The federal defendants filed an answer denying that the Corps of Engineers lacked regulatory authority over Utah Lake. I R. 7. Thereafter, both sides filed motions for summary judgment, but were unable to agree on a stipulation of relevant facts. Id. at 13-14, 19, 26, 31. Accordingly, the district court issued an order requiring an evidentiary hearing and stating that under United States v. Earth Sciences, Inc., 599 F.2d 368 (10th Cir.1979), the relevant factual issue to be determined at such hearing was whether Utah Lake affected interstate commerce. I R. 31-32.


At the evidentiary hearing the Corps was the only party to produce testimony, and none of its evidence was rebutted by the State. The evidence purported to show that Utah Lake affects interstate commerce because, inter alia, the lake is used by interstate travelers for public recreation, and waters from the lake are used for irrigating crops sold in interstate commerce. Further, the lake supports a commercial fishery which markets the bulk of its product out of state. Utah did not attempt to controvert any of the evidence presented by the federal defendants, because it deemed such evidence to be irrelevant to the basic constitutional issues raised in this case. Appellant's Brief 5.


Following the hearing, the district court entered an order finding that "33 U.S.C. Section 1344 is constitutional and that Utah Lake affects interstate commerce ...."2 The court entered summary judgment in favor of the federal defendants, and dismissed the complaint.


This appeal followed.



The statutory framework governing this case is the Federal Water Pollution Control Act (FWPCA or the Act), 33 U.S.C. Secs. 1251-1376 (1976 & Supp. II 1978). The objective of the Act is "to restore and maintain the chemical, physical, and biological integrity of the Nation's waters." FWPCA Sec. 101(a), 33 U.S.C. Sec. 1251(a). As part of a comprehensive plan to achieve these goals, Congress provided, in Sec. 301(a) of the FWPCA, 33 U.S.C. Sec. 1311(a), that the discharge of any pollutant by any person3 shall be unlawful unless it is made in compliance with Sec. 301 and other specified provisions of the Act. One of these specified provisions is Sec. 404, 33 U.S.C. Sec. 1344. Section 404(a) provides that the Secretary of the Army, acting through the Chief of Engineers, may issue permits for the discharge of dredged or fill material into the "navigable waters" at specified disposal sites, subject to certain guidelines and procedures. Section 404(f)(2) provides that:


Any discharge of dredged or fill material into the navigable waters incidental to any activity having as its purpose bringing an area of the navigable waters into a use to which it was not previously subject, where the flow or circulation of navigable waters may be impaired or the reach of such waters be reduced, shall be required to have a permit under this section.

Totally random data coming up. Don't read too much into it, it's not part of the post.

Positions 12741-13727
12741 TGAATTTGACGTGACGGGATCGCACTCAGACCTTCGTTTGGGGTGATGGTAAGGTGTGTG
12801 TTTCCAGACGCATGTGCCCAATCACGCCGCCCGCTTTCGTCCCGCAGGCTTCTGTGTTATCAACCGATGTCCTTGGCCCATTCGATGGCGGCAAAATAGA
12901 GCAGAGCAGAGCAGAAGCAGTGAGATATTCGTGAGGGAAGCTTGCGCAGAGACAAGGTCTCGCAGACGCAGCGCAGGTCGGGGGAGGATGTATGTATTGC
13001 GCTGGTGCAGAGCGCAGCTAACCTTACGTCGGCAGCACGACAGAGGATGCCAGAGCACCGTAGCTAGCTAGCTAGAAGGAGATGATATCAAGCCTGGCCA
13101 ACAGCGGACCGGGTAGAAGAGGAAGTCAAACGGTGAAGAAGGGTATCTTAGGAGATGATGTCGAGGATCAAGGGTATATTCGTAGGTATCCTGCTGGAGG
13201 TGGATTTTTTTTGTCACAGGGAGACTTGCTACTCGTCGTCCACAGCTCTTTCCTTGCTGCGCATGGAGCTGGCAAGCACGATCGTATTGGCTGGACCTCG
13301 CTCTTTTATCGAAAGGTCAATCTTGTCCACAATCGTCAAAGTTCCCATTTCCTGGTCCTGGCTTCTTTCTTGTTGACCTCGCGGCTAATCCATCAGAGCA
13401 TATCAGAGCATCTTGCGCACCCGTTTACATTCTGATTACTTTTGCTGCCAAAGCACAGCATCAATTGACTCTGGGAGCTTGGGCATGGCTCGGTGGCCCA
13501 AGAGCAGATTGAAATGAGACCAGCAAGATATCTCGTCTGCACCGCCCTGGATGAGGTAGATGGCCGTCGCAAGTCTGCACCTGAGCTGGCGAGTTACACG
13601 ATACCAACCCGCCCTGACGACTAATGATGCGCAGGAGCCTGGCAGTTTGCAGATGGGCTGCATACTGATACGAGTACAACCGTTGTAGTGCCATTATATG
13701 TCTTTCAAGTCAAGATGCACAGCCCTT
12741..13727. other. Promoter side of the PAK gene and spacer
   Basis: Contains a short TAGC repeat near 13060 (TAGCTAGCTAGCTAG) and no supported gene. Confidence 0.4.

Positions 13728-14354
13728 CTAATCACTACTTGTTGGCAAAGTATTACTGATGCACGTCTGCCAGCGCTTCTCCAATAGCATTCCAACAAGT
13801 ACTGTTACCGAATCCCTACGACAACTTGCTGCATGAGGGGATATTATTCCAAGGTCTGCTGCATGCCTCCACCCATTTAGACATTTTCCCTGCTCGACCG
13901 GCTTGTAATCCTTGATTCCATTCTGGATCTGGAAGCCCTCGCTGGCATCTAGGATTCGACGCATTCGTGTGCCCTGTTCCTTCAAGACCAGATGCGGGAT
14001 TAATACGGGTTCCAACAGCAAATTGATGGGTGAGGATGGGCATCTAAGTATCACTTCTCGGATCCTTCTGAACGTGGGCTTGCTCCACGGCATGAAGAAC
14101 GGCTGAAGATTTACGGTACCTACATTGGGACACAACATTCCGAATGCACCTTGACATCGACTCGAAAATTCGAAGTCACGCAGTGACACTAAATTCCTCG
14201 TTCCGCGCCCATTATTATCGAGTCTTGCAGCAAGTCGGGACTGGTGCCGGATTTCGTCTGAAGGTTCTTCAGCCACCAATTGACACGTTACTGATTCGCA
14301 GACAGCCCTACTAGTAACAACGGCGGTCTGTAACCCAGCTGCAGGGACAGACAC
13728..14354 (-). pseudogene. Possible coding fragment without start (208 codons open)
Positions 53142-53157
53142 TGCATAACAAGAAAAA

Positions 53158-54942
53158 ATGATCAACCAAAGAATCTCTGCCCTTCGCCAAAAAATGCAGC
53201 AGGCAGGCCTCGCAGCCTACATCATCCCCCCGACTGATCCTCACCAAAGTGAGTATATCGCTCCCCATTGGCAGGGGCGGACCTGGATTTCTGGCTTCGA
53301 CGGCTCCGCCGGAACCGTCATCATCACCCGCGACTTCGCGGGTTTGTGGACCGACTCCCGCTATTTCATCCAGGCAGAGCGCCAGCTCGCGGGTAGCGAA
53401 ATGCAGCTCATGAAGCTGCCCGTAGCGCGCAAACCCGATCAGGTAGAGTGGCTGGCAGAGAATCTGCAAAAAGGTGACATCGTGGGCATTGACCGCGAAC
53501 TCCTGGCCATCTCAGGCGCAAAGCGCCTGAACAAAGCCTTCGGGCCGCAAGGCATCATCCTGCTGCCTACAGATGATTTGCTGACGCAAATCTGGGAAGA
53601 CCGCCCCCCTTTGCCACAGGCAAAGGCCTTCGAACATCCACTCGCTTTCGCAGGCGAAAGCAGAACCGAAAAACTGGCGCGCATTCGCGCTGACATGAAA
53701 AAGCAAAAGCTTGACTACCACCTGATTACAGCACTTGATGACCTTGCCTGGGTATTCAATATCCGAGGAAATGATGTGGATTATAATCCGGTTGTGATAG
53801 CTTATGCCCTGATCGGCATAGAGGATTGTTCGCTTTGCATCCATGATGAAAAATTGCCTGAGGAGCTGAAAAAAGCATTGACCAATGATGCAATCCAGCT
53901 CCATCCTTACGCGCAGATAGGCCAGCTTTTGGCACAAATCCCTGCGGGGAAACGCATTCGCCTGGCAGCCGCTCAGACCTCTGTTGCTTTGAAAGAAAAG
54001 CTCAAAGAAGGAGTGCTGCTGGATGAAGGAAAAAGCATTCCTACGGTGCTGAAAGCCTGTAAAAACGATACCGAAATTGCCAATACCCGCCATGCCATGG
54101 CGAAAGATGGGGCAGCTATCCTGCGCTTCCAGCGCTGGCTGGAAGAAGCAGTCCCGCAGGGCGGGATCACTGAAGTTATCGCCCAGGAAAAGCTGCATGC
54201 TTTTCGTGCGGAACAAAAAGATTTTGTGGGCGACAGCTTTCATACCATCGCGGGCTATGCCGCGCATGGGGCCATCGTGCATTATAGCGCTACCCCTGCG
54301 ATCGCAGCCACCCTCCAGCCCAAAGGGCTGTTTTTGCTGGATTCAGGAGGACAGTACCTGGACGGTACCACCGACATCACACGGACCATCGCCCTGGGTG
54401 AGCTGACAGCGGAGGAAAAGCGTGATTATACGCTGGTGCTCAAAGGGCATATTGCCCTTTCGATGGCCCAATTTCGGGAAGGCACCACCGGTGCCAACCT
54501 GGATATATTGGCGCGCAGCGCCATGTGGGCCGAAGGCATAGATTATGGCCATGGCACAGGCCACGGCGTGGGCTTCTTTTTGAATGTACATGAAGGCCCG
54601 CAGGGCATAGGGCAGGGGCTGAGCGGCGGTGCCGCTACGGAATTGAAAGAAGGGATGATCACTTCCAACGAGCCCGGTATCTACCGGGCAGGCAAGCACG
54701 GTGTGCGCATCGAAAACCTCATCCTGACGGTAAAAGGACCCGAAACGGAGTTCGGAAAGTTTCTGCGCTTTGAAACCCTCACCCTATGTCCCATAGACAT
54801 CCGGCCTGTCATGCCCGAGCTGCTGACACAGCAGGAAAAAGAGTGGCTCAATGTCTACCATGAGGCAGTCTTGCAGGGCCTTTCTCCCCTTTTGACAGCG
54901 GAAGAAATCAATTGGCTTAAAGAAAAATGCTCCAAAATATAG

As defined in Sec. 502(7) of the Act, 33 U.S.C. Sec. 1362(7), the term "navigable waters" means "the waters of the United States, including the territorial seas."4 It is generally agreed that Congress, by adopting this definition, intended to assert federal jurisdiction over the nation's waters to the maximum extent permissible under the Constitution, unlimited by traditional concepts of navigability. See United States v. Texas Pipe Line Co., 611 F.2d 345, 347 (10th Cir.1979); United States v. Earth Sciences, Inc., 599 F.2d 368, 375 (10th Cir.1979); United States v. Lambert, 695 F.2d 536, 538 (11th Cir.1983); Deltona Corp. v. United States, 657 F.2d 1184, 1186, 228 Ct.Cl. 476 (1981), cert. denied, 455 U.S. 1017, 102 S.Ct. 1712, 72 L.Ed.2d 135 (1982); United States v. Byrd, 609 F.2d 1204, 1209 (7th Cir.1979); Leslie Salt Co. v. Froehlke, 578 F.2d 742, 754-55 (9th Cir.1978); Minnesota v. Hoffman, 543 F.2d 1198, 1200 n. 1 (8th Cir.1976), appeal dismissed, 430 U.S. 977, 97 S.Ct. 1672, 52 L.Ed.2d 373 (1977).


Utah's brief says that the State accepts the decisions of the lower federal courts to the effect that Congress "implemented the full width, breadth and thrust of the Commerce power, unlimited by any concept of navigability. What Utah is not willing to accept in those decisions is the legal conclusion that Section 404 is within the constitutional bounds of the Commerce Clause." Appellant's Brief 58-59. The State contends that the reach of congressional power under the Commerce Clause does not extend to Utah Lake because that lake has no navigable connection in interstate commerce and the lake, by itself, does not affect interstate commerce. This conclusion, it asserts, is compelled by a line of Supreme Court cases dating from Gibbons v. Ogden, 22 U.S. (9 Wheat.) 1, 6 L.Ed. 23 (1824), The Daniel Ball, 77 U.S. (10 Wall.) 557, 19 L.Ed. 999 (1870), The Montello, 78 U.S. (11 Wall.) 411, 20 L.Ed. 191 (1870), and others, which deal with the federal regulation of navigable waters.5